October 17, 2003

Linux Advisory Watch - October 17th 2003

Author: Benjamin D. Thomas

This week, advisories were
released for glibc, tomcat4, sane, XFree86, sendmail, and openssl. The distributors
include Conectiva, Debian, Mandrake, and NetBSD.Last week, I gave a brief
introduction of cryptography and the differences between symmetric and asymmetric
and encryption. Also, I made several comments on how the strength of cryptography
is measured. This week, I am going to show the basics of using the GNU Privacy
Guard (GNUPG). GNUPG is a text-based command line tool that is very straightforward
to use and based on a public & private (asymmetric) key system.

To begin using encryption
on your Linux machine, you must first download the GNUPG packages. It can be
downloaded from: http://www.gnupg.org After
the application is installed, several steps must be taken before you can begin.

First, a key-pair must
be generated. To generate your keys, go to the command line and issue the following:

[prompt]$ gpg --gen-key

If gpg has been installed
correctly, you will be prompted to enter the type of key, keysize, duration
it is valid, your name, email address, and a comment. At this point, it will
be possible for you to begin using most of gpg's other functions. Probably the
most daunting part of gpg is key management. After generating your key, the
next thing you would want to do is export your public key.

[prompt]$ gpg --export
-a youremail@domain.com > public.key

At this point, you can
share your public key with others. If other people want to send you confidential
data, they can encrypt it with your public key and you'll be the only one who
can decrypt it. If you want to send someone else an encrypted message, you'll
need their public key. To import another person's public key, use the following
command:

[prompt]$ gpg --import
filename.key

To sign and encrypt data
(filename.txt), the following command can be used:

[prompt]$ gpg -ea
-r TargetUserName filename.txt

For TargetUserName to decrypt
that file, the following command should be used:

[prompt]$ gpg -d
filename.txt.asc > output.txt

Another useful feature
of gpg is its ability to use symmetric encryption. This can be used when you
only wish to encrypt a file for personal use. It uses the same key for both
encryption and decryption. To encrypt a file symmetrically, use the following:

[prompt]$ gpg -c
filename.txt

GNUPG can also be easily
interfaced with email. Several years ago, a feature for LinuxSecurity.com was
written that describes how to interface it with pine. Virtually all modern email
clients will support it. There is a wealth of information available on Google
that can help you learn how to take advantage of GPG's features. Have fun!

Using GnuPG with Pine for
Secure E-Mail:
http://www.linuxsecurity.com/feature_stories/feature_story-83.html

 

Until next time, cheers!
Benjamin D. Thomas

 

LinuxSecurity Feature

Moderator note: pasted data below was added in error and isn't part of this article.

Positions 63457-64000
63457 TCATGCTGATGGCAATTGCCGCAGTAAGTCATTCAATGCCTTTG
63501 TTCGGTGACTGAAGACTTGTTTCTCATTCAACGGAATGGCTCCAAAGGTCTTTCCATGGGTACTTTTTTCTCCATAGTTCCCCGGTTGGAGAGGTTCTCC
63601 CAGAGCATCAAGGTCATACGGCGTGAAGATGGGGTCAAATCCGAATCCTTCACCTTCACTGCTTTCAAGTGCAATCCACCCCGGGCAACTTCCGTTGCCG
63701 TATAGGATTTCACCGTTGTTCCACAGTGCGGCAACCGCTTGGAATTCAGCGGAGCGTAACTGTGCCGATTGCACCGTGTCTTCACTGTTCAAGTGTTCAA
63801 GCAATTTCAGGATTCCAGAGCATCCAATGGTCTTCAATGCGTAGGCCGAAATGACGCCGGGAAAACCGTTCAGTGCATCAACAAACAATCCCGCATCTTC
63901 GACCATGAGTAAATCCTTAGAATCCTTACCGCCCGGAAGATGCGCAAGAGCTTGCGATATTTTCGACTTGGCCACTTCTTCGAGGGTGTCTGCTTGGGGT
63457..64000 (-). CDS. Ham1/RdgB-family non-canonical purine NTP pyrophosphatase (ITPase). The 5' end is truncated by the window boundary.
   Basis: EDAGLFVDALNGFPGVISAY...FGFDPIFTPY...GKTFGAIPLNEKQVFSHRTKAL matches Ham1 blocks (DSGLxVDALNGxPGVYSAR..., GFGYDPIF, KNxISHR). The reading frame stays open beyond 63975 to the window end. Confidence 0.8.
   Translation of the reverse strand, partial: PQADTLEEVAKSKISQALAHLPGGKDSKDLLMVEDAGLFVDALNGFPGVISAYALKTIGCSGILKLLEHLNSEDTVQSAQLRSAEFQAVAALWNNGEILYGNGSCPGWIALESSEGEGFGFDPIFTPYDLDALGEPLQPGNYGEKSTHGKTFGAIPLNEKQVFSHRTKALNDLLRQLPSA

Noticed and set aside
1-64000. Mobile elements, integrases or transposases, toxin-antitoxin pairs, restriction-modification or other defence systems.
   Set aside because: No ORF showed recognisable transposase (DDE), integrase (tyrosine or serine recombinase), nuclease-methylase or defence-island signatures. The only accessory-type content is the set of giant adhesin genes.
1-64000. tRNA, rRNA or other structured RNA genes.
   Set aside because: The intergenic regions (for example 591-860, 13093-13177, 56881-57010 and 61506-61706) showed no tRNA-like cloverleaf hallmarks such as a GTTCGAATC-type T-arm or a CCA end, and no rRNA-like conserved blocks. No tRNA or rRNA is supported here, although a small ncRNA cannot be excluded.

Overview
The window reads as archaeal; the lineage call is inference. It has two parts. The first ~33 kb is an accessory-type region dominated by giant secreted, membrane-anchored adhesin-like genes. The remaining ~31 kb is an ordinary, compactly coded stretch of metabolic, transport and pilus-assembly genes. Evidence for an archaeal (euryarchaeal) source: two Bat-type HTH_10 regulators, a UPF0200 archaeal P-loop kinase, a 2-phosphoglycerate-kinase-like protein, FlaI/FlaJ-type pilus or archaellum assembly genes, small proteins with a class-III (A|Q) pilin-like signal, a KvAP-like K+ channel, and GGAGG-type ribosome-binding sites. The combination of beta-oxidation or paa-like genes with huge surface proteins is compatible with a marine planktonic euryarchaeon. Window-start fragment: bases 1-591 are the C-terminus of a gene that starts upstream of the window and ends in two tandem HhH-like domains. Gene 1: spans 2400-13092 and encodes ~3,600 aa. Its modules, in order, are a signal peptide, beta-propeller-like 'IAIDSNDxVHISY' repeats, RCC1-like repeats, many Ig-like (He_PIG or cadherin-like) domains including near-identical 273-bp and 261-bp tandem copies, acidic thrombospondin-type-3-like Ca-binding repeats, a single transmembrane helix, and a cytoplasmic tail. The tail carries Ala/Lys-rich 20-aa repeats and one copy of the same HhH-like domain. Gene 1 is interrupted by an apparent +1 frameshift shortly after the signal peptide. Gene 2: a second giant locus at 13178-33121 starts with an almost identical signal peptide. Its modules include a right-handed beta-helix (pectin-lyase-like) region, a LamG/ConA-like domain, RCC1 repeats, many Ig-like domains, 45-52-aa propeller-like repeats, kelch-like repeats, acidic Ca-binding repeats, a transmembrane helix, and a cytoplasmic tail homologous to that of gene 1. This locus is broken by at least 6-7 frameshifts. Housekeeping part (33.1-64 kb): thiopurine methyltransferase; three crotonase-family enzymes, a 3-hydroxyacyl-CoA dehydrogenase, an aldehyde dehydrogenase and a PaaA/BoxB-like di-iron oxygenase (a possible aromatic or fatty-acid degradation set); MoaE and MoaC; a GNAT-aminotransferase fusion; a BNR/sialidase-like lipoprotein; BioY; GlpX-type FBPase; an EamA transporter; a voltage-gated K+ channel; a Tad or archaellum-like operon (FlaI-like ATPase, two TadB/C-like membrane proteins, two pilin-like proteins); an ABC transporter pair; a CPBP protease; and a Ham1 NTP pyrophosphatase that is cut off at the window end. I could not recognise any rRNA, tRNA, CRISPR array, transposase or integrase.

Extras:

EnGarde
GDSN Subscription Price Reduction

- Guardian Digital, the world's premier open source security company, announced
today that they will be reducing the annual subscription cost of the Guardian
Digital Secure Network for EnGarde Community users from $229 to $60 for a
limited time.

R00ting
The Hacker

- Dan Verton, the author of The Hacker Diaries: Confessions of
Teenage Hackers is a former intelligence officer in the U.S. Marine Corps
who currently writes for Computerworld and CNN.com, covering national cyber-security
issues and critical infrastructure
protection.

[ Linux
Advisory Watch
] - [ Linux
Security Week
] - [ PacketStorm
Archive
] - [ Linux Security
Documentation
]

 

 
Distribution: Conectiva

 10/14/2003glibc   Buffer
overflow vulnerability

This glibc update includes the fix for a local vulnerability and new timezone
maps adjusted for the brazilian daylight saving time 2003/2004 schedule:

http://www.linuxsecurity.com/advisories/connectiva_advisory-3732.html
  Distribution:Debian 10/13/2003openssl095   ASN.1
Remote vulnerability

teve Henson of the OpenSSL core team identified and prepared fixes for a
number of vulnerabilities in the OpenSSL ASN1 code that were discovered
after running a test suite by British National Infrastructure Security Coordination
Centre (NISCC).

http://www.linuxsecurity.com/advisories/debian_advisory-3731.html
  10/15/2003tomcat4   denial
of service vulnerability

Aldrin Martoq has discovered a denial of service (DoS) vulnerability in
Apache Tomcat 4.0.x.

http://www.linuxsecurity.com/advisories/debian_advisory-3733.html
  Distribution:Mandrake 10/10/2003sane   multiple
vulnerabilities

Several vulnerabilities were discovered in the saned daemon, a part of the
sane package, which allows for a scanner to be used remotely.

http://www.linuxsecurity.com/advisories/mandrake_advisory-3727.html
  Distribution:NetBSD 10/10/2003XFree86   font buffer
overflow vulnerabilities

There is an integer overflow in the XFree86 font libraries, which could
lead to potential privilege escalation and/or remote code execution.

http://www.linuxsecurity.com/advisories/netbsd_advisory-3728.html
  10/10/2003sendmail   buffer
overflow vulnerabilities

Fix a buffer overflow in address parsing. However, a remote exploit of the
sendmail (smmsp - Sendmail Message Submission Program) uid could lead to
opportunities to apply local exploits to further elevate privileges.

http://www.linuxsecurity.com/advisories/netbsd_advisory-3729.html
  10/10/2003openssl   multiple
vulnerabilities

OpenSSL had multiple vulnerabilities, they were found by tests performed
by NISCC (www.niscc.gov.uk).

http://www.linuxsecurity.com/advisories/netbsd_advisory-3730.html
 

 

 

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